Mental Health

Things to Say to Yourself While Experiencing Anxiety

Do you struggle with overwhelming, anxious, or negative thoughts?

A lot of us do. But a lot of us don’t know that we have the power to change or ease those thoughts.

“Your inner voice sometimes lies to you, and those lies can provoke powerful anxiety, anger, depression, panic and pain. Fortunately, since you know that thoughts create feelings and behaviors, you can retake control over your wandering mind with coping statements that bring truth and positive thinking back to the forefront.”[1]

I know what you’re thinking. Yeah right, it won’t work.

It doesn’t magically stop overwhelming thoughts but they do help you start to think realistically. It can also help gain control of your own thinking by replacing the negative thoughts with coping statements/affirmations.

So below are 16 things I tell myself when I’m feeling anxious:

  1. I can do this.
  2. Take a deep breath.
  3. It will pass.
  4. I’ve done this before. I can do it again.
  5. Just relax. It’s going to be okay.
  6. Today is just a bad day. Tomorrow might be better.
  7. I am strong and brave enough to fight through this.
  8. I should just try my best. That’s all I can do.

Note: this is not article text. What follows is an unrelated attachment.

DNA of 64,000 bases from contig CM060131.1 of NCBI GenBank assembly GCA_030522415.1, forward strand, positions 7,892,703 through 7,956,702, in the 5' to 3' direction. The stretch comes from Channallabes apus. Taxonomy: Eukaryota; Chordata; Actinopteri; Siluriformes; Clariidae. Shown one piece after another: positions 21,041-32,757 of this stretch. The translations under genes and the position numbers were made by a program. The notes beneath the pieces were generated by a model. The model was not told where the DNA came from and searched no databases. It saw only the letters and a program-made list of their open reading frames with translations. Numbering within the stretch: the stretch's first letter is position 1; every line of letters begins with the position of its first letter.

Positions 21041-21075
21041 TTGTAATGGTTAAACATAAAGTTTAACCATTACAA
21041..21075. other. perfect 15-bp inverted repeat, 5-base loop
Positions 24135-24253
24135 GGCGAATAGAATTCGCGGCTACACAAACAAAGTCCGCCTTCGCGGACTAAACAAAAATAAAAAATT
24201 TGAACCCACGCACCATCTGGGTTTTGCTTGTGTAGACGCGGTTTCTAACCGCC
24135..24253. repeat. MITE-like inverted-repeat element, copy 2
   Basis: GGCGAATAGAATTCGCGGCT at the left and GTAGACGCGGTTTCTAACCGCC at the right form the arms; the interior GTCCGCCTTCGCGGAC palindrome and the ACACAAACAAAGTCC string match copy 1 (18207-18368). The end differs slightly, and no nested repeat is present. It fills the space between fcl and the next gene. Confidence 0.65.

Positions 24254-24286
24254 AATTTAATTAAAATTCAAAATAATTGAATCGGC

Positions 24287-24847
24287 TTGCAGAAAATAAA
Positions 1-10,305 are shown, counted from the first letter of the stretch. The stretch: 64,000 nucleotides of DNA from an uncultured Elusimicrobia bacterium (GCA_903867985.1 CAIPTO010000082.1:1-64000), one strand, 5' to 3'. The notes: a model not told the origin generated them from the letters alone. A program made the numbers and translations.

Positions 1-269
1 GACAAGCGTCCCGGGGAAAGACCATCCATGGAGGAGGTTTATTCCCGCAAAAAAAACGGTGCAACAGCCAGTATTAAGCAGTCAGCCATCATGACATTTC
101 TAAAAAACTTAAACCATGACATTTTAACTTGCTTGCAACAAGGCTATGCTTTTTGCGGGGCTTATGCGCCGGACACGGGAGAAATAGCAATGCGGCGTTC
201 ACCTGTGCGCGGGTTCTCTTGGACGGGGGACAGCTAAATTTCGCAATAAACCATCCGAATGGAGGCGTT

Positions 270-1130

9. I don’t have to be strong all the time.
  10. I’m not alone.
  11. I’m going to be okay.
  12. Am I safe? I’m safe.
  13. My thoughts don’t control me; I do.
  14. I’m okay.
  15. It’s ok to feel the way I’m feeling.
  16. What do I need right now?

But it can be hard to remember these during panic or anxiety attacks. So to get the best use of coping statements/affirmations, write them down or make a booklet of them to help you remember them.

These are also things you can say to your friends of they’re feeling anxious or overwhelmed (changing “I” to “you”). I find it really helpful when my friends say things like this to me. It’s encouraging and makes me feel like I’m not alone.


[1] Lee, J. (2013). Using Coping Cards and Coping Statements to Improve Mental Health. Choose Help. Retrieved from

Jessica Victoria
<p>Jessica Victoria, 24, is a writer and advocate for mental health, disability and LGBTQ+. She uses her personal experiences and knowledge to help and educate others.</p>

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